(4)rn,k(q;x):=[nk]qk(k-1)/2xk(1-x)n-k(1-x+qx)⋯(1-x+qn-1x)=[nk]qk(k-1)/2(x/(1-x))k∏j=0n-1(1+qj(x/(1-x))).

In [19], Ostrovska proved that, for each f∈C[0,1] and q∈(0,1), the sequence {Rn,q(f,x)}converges to the limit operator R∞,q(f,x) uniformly on [0,1] as n→∞, where
(5)R∞,q(f,x)={∑k=0∞f(1-qk)r∞k(q;x),0≤x<1f(1),x=1,(6)r∞,k(q;x):=qk(k-1)/2(x/(1-x))k(1-q)k[k]!∏j=0∞(1+qj(x/(1-x))).
When q>1, the following relations (see [19]) allow us to reduce to the case q∈(0,1):
(7)Rn,q(f;x)=Rn,1/q(g;1-x),R∞,q(f;x)=R∞,1/q(g;1-x),
where g(x)=f(1-x)∈C[0,1].

The problem to find the rate of convergence occurs naturally and this paper deals with the problem of finding estimates for the rate of convergence for a sequence of the q-analogue of the Bernstein operator Rn,q(f;x) for 0<q<1. For f∈C[0,1],t>0, the modulus of continuity ω(f,t) and the second modulus of smoothness ω2(f,t) are defined as follows:
(8)ω(f;t):=sup|x-y|≤tx,y∈[0,1]|f(x)-f(y)|;ω2(f,t):=sup0<h≤tsupx∈[0,1-2h]|f(x+2h)-2f(x+h)+f(x)|.

The main results of the paper are as follows.

Theorem 1.

Let q∈(0,1) and let f∈C[0,1]. Then
(9)∥Rn,q(f)-R∞,q(f)∥≤Cqω(f;qn),
whereCq=2+6/(1-q). This estimate is sharp in the following sense of order: for each α,0<α≤1, there exists a function fα(x) which belongs to the Lipschitz classLipα:={f∈C[0,1]∣ω(f;t)≪tα} such that
(10)∥Rn,q(fα)-R∞,q(fα)∥≍qnα.

Theorem 2.

Let0<q<1. Then
(11)∥Rn,q(f)-R∞,q(f)∥≤cω2(f;qn).
Furthermore,
(12)sup0<q<1|Rn,q(f)-R∞,q(f)|≤cω2(f;n-1/2),
where c is an absolute constant.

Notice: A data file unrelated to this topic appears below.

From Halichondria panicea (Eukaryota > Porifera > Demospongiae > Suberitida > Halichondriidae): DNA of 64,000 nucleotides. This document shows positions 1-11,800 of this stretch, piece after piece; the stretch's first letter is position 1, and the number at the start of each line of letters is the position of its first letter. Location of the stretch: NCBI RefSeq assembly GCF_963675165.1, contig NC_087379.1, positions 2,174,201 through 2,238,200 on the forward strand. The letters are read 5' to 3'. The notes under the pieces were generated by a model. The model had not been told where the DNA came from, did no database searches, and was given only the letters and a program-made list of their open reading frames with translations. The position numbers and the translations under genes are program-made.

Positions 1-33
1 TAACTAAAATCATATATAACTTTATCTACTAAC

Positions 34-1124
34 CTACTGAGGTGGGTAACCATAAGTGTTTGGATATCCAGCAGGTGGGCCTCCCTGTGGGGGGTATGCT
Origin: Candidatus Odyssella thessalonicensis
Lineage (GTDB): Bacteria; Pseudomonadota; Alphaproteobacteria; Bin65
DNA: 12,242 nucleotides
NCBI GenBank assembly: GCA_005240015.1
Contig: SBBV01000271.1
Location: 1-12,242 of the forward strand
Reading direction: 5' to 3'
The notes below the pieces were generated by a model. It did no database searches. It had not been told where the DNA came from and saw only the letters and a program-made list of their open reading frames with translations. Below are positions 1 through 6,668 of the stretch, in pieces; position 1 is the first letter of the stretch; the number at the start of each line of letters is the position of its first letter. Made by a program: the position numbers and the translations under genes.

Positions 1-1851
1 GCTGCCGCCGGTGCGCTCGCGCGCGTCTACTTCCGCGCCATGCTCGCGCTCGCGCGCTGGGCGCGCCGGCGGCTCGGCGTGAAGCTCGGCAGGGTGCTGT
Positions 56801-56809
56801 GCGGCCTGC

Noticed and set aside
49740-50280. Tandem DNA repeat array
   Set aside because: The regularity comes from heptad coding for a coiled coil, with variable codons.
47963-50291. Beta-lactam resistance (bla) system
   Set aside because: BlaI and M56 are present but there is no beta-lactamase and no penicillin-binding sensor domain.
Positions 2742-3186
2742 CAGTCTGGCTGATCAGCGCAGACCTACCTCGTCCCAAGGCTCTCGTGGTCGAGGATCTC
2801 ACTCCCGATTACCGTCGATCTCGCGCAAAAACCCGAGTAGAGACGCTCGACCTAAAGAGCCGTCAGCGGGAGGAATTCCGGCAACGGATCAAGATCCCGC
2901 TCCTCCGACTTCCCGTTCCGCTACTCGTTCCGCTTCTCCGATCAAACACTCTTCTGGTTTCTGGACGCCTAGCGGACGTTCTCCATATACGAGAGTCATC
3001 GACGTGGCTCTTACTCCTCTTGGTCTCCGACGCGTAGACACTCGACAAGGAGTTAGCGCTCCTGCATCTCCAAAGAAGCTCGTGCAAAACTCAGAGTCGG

Remark 3.

From (12), it follows that, for each f∈C[0,1],
(13)limn→∞Rn,q(f;x)=R∞,q(f;x)
uniformly not only in x∈[0,1], and but also in q∈(0,1], which generalizes the Ostrovska's result in [19].

Remark 4.

It should be emphasized that Theorem 1 cannot be obtained in a way similar to the proof of the Popoviciu Theorem for the classical Bernstein polynomials (see [22]). It requires different estimation techniques due to the infinite product involved. Also, the proof in the paper is more difficult than the one used for q-Bernstein polynomials (see [14]), since the Lupas q-analogue of Bernstein operators has the singular nature at the point x=1 and needs a new method (when x→1, x/(1-x)→∞).

Remark 5.

Results similar to Theorems 1 and 2 for q-Bernstein polynomials were obtained in [14] and [12], respectively. Note that when f(x)=x2, for q∈(0,1), we have (see (46))
(14)∥Rn,q(f;x)-R∞,q(f;x)∥=∥qnx(1-x)(1-x+qx)[n]∥≍qn≍ω2(f;qn).
Hence, the estimate (11) is sharp in the following sense: the sequence qn in (11) cannot be replaced by any other sequence decreasing to zero more rapidly as n→∞. However, (11) is not sharp for the Lipschitz class Lipα(α∈(0,1]) in the sense of order. This, combining with Theorem 1, shows that in the case 0<q<1 the modulus of continuity is more appropriate to describe the rate of convergence for the Lupas q-analogue Berstein operators than the second modulus of smoothness. This is different from that in the case q=1.

Remark 6.

The numbers c in (11) and Cq in (9) are both the constants independent of f and n. However, while c in (11) does not depend on q, the constant Cq in (9) depends on q and tends to +∞ as q→1-. Hence, (11) does not follow from (9).

Let f∈C[0,1] and g(x)=f(1-x). Using (7) and the relations